EPA Proposes Achievable Cleaner Fuels and Cars Standard, Slashing Air Pollution and Providing Extensive Health Benefits – Based on extensive input from auto manufacturers, refiners, and states, the U.S. Environmental Protection Agency (EPA) proposed sensible standards for cars and gasoline that will significantly reduce harmful pollution and prevent thousands of premature deaths and illnesses. Once fully in place, the standards will help prevent up to 2,400 premature deaths per year and 23,000 cases of respiratory ailments in children. The proposal will also reduce vehicle emissions of toxic air pollutants and exposure to pollution near roads. More than 50 million people live, work, or go to school in close proximity to high-traffic roadways. The EPA’s proposal is estimated to provide up to seven dollars in health benefits for every dollar spent to meet the standards. The proposed standards will work together with California’s clean cars and fuels program to create a harmonized nationwide vehicle emissions program that enables automakers to sell the same vehicles in all 50 states. The standards will maximize reductions in greenhouse gas emissions, air pollutants and air toxics from cars and light trucks. Once published in the Federal Register, the proposal will be available for public comment and EPA will hold public hearings to receive further public input. Read the full press release for more information: US EPA today proposed sensible standards for cars and gasoline.
FDA Taking Closer Look at ‘Antibacterial’ Soap – Recently the Food and Drug Administration (FDA) released a proposed rule that will require manufacturers to prove that their antibacterial soaps and body washes are safe and more effective than plain soap and water. The FDA says there is no evidence that antibacterial chemicals, such as triclosan and triclocarban, used in liquid soaps and washes help prevent the spread of germs. There is a concern that routine use of these antibacterial chemicals is contributing to a surge in drug-resistant germs, or superbugs, that render antibiotics ineffective. The rule will not apply to hand sanitizers, hand wipes, or antibacterial soaps that are used in health-care settings such as hospitals and clinics. FDA will take comments on its proposal before finalizing it in coming months. Read the FDA’s announcement: FDA Taking Closer Look at ‘Antibacterial’ Soap.
CDC Guides Schools on Kids’ Food Allergies – The Centers for Disease Control and Prevention (CDC) is giving schools recommendations on how to handle food allergies in students, include information for how schools can create awareness of children with allergies among faculty and staff, recommendations for school cafeteria workers, and what to do when a child has an allergic reaction. According to data from the National Health Interview Survey, 1997–2011, non-Hispanic black children were more likely to have food allergies. Among children with family income less than 100% of the poverty level, 4.4% had a food allergy. The CDC recommends schools have epinephrine on hand to respond to anaphylaxis emergencies and also help children with food allergies read food labels so they can avoid foods that trigger their allergies. Learn more about the CDC’s guidelines for managing Food Allergies in Schools.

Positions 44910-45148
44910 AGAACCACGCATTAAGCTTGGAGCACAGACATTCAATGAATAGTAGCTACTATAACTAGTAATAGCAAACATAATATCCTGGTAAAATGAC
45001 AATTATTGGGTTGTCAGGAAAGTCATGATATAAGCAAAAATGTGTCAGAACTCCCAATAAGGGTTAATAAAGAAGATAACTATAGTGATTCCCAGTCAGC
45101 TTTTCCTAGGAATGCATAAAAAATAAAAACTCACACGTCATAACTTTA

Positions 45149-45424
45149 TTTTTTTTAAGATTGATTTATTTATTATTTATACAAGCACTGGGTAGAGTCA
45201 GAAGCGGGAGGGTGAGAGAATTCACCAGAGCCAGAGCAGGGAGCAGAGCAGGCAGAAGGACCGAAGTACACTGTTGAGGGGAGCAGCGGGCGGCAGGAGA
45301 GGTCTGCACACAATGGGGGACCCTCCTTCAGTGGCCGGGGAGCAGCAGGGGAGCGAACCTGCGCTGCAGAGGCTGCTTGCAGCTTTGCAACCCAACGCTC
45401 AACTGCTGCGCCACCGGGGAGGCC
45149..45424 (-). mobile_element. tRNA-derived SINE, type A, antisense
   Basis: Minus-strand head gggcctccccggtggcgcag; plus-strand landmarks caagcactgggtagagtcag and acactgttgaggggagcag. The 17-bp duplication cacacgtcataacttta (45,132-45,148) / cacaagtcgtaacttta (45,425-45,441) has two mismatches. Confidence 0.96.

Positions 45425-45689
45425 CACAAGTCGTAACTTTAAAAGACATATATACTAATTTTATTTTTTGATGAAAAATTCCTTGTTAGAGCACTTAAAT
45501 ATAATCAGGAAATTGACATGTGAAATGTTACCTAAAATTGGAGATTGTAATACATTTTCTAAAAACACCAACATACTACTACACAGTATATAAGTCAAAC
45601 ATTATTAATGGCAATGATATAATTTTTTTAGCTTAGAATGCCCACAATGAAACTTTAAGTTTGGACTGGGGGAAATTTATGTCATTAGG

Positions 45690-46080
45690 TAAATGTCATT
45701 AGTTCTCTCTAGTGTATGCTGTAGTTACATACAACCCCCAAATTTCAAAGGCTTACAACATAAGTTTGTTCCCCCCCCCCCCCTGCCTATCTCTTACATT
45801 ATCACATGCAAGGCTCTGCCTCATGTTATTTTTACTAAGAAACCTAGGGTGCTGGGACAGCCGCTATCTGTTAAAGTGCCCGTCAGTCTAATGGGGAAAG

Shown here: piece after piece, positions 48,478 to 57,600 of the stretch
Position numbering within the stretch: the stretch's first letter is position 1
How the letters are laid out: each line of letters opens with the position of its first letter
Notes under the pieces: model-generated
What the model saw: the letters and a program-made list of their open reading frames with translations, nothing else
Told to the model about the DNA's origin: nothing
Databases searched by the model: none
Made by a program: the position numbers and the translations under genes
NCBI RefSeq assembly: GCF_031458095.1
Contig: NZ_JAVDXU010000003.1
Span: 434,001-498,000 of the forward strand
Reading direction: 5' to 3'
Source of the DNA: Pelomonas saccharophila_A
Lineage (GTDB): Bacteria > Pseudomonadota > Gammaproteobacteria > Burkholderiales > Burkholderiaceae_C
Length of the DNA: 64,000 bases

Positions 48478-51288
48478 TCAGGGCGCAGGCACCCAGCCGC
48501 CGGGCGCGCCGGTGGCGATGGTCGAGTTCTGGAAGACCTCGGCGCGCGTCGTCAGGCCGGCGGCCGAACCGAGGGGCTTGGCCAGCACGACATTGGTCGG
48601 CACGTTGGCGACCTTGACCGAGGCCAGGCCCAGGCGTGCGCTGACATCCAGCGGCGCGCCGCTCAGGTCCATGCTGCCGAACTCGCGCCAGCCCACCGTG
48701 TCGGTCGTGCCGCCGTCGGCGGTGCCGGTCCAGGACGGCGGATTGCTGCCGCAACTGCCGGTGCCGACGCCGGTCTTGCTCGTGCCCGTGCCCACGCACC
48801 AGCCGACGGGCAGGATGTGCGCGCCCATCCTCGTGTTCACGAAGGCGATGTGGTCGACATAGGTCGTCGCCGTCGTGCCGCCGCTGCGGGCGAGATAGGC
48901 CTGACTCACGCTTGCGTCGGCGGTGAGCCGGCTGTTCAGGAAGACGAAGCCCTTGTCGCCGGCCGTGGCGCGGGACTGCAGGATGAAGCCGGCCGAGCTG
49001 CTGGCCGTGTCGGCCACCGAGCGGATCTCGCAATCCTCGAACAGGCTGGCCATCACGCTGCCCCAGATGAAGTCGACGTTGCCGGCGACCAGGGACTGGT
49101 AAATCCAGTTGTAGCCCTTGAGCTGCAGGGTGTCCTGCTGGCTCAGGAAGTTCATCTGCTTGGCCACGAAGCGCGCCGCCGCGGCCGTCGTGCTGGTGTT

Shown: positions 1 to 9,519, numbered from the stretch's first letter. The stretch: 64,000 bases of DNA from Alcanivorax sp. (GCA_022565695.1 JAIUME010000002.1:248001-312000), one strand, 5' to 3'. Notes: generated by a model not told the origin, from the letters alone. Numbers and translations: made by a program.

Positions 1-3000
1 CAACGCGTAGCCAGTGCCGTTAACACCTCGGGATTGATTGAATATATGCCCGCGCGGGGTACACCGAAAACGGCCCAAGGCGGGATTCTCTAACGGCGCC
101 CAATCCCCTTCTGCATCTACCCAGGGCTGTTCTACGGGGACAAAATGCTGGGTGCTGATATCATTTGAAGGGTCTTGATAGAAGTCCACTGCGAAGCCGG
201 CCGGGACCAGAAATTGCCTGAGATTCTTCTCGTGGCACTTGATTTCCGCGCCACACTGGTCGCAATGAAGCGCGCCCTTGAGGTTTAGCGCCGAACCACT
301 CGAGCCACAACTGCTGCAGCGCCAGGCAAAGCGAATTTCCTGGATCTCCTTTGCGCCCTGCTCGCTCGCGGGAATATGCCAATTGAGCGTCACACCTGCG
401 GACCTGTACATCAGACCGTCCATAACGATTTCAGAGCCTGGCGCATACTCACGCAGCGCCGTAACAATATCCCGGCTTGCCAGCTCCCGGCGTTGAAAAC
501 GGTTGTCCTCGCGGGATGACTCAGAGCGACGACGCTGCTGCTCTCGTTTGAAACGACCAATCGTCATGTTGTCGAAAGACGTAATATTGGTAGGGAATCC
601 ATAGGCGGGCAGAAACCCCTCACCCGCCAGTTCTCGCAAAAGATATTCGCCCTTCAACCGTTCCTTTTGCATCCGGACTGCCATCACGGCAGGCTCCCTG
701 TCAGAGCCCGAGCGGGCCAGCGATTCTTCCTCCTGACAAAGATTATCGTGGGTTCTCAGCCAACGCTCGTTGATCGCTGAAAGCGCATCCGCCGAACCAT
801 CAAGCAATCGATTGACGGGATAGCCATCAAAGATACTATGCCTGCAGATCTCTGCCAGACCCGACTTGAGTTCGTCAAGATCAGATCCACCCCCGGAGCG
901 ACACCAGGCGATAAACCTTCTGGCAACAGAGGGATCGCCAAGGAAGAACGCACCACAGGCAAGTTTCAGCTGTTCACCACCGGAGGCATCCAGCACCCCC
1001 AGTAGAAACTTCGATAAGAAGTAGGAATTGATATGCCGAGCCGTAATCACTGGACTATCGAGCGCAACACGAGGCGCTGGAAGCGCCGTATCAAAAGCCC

Improving Health Care for Veterans – The Caregivers and Veterans Omnibus Health Services Act of 2010 authorized Veterans Affairs to establish a wide range of new services to support certain caregivers of eligible Post 9/11 Veterans. Between 2010 and 2012, health center program grantees increased the number of veterans to 251,188, an increase of 11%. A few benefits of the law include: health care coverage, travel expenses, including lodging and per diem while accompanying Veterans undergoing care, respite care, and mental health services and counseling. Additional provisions of the law include:
- provide support for the caregivers of seriously injured Iraq and Afghanistan veterans,
- improve services for 1.8 million women veterans, and
- expand the availability of health care for veterans and services preventing veterans from becoming homeless.
The law allows the VA to carry out demonstration projects on alternative ways to expand care for rural veterans by partnering with Medicare/Medicaid, DHHS community health centers, and others. Read the full law here.